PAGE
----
TORONTO — Oh, those itchy, watery eyes, runny nose and constant sneezing. What’s going on? Isn’t it awfully early for allergy season?
Well, normally the answer would be yes, say experts. But not this spring, which follows the mildest and driest Canadian winter on record.
Trees, shrubs and other vegetation have begun bursting into leaf and flower much earlier than usual, pumping scads of pollen into the air and hence taking many seasonal allergy sufferers by surprise.
“Anecdotally, I’m hearing reports from all over the country about people who are wheezing and gasping and sniffling and have a runny nose and watery eyes,” said David Phillips, a Toronto-based senior climatologist for Environment Canada. “I think it’s directly related to the weather.”
“The growing season has started much sooner and more intensely,” Phillips said Monday. “Everybody’s reporting farmers on the fields and flowering of trees and shrubs going on right now … It’s about two to three weeks earlier than we normally would see and in some cases even longer than that in other parts of the country.”
Dr. Susan Waserman, an allergy expert at McMaster University, said she’s also noticed a difference.
“I think the season has emerged earlier and the patients who I’ve seen in clinic, who come in for a variety of reasons, even if they come in for food allergy or asthma, many of them are tree-pollen allergic and do complain of earlier symptoms this year,” she said from Hamilton.
The tendency to develop allergies often runs in families, Waserman said, explaining that a person develops antibodies to generally harmless substances such as pollen, pet dander and dust mites. That immune reaction can trigger symptoms of rhinitis, such as a runny nose and itchy eyes.
And because it’s airborne, pollen is easily inhaled through the nose and into the lungs, she said, noting that it also can spark an asthma attack in people afflicted by the airway-narrowing condition.
But people made miserable by allergies to pollen — and to grass later in the spring and to ragweed in late summer — can take steps to alleviate symptoms and breathe easier.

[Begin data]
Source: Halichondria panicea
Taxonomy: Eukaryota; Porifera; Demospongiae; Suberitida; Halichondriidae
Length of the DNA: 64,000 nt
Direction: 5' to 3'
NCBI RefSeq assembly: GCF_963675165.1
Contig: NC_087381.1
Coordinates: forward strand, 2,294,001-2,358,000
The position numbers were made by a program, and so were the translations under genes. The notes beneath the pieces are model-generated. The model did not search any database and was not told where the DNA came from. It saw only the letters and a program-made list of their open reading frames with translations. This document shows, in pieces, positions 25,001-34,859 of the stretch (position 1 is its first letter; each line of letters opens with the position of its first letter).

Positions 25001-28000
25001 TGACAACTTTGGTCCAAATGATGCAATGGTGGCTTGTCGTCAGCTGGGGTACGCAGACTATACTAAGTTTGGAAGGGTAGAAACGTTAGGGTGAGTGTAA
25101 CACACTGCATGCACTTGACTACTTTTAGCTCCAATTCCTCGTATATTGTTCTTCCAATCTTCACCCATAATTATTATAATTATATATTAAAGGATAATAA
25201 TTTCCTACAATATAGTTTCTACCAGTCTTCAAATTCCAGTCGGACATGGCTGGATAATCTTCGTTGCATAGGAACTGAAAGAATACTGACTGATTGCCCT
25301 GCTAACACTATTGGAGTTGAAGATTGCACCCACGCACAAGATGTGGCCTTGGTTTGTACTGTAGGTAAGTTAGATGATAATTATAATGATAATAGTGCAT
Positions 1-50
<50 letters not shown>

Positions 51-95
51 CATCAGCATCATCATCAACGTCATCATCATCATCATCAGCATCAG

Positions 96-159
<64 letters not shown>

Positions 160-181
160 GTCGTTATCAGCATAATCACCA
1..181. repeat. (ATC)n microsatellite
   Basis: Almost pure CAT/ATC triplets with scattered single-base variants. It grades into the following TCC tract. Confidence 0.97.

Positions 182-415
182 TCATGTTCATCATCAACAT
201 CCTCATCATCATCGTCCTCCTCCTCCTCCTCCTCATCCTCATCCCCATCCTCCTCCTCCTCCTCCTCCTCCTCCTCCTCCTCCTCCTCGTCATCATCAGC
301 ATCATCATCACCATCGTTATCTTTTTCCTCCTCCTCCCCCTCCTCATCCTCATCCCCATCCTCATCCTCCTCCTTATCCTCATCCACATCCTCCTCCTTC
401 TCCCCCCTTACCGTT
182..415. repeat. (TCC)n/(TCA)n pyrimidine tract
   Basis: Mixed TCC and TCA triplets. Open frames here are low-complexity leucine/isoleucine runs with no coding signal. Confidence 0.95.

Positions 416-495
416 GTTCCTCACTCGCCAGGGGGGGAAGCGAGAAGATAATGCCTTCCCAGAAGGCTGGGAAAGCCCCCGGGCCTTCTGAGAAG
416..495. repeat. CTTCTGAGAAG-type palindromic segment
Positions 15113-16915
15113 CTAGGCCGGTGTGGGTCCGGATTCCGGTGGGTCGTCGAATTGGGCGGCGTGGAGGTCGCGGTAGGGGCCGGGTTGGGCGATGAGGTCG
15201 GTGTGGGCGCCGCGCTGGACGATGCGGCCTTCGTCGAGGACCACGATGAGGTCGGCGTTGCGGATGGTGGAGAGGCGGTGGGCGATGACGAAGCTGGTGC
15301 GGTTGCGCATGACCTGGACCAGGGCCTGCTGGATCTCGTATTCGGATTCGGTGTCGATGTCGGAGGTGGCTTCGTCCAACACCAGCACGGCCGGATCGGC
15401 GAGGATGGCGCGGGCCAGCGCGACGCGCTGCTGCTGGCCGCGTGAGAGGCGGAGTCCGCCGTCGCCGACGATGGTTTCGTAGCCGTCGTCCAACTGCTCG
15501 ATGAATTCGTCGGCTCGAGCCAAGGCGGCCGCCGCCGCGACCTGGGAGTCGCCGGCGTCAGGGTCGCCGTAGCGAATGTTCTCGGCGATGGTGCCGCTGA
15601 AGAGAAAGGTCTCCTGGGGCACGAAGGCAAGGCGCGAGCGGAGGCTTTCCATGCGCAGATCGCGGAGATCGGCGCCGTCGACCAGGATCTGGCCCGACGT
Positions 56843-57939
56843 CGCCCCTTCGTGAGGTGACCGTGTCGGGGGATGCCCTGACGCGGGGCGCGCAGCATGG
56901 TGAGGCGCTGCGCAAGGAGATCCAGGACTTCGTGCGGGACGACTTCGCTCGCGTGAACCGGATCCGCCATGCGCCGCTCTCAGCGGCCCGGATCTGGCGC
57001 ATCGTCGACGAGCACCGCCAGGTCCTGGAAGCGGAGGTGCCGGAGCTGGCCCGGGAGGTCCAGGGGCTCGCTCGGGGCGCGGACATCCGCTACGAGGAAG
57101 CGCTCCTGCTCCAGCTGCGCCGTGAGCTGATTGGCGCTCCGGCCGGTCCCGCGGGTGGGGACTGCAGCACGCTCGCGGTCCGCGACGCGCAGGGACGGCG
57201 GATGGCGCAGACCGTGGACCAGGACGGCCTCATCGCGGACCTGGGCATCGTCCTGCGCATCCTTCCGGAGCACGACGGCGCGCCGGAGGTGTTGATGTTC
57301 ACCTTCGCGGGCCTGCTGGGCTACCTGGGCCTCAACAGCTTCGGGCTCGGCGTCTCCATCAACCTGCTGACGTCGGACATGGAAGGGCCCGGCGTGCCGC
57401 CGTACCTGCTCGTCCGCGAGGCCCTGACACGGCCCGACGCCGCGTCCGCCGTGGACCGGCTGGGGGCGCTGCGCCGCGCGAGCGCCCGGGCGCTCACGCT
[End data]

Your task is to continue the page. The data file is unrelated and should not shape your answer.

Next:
“If you are pollen allergic, then air-conditioning; keep the windows of your house closed, as well as that of the car,” Waserman said.
Over-the-counter antihistamines work well for the mildest nasal and eye symptoms, she said, recommending long-acting and non-sedating products. If an antihistamine doesn’t work sufficiently, the doctor may prescribe what’s known as an intranasal steroid.
Allergy injections are another mainstay of treatment, administered pre-season when it comes to pollen, grass and ragweed allergies, or throughout the year for people affected by such substances as pet dander or dust mites.
“Prior to that, you really do need to see an allergist, and you need to see an allergist to help you identify what you’re allergic to before even embarking on injections,” Waserman said.
Phillips said El Nino, the Pacific weather anomaly, was one factor in Canada experiencing such a warm, dry winter that kickstarted the spring growing season and spewed an explosion of pollen into the atmosphere.
“Our models are saying more of the same,” he said. “Our models are showing right across the country as warmer than normal in May and June and July. So that will just exacerbate the situation.” And while he can’t say that global warming has anything to do with this year’s early spring, Phillips said one of the fallouts of climate change over time will be an earlier and longer growing season if the Earth’s average temperature continues to rise.
“So what we see this year may in fact be almost a dress rehearsal of what we may see that would be more the norm in years to come.”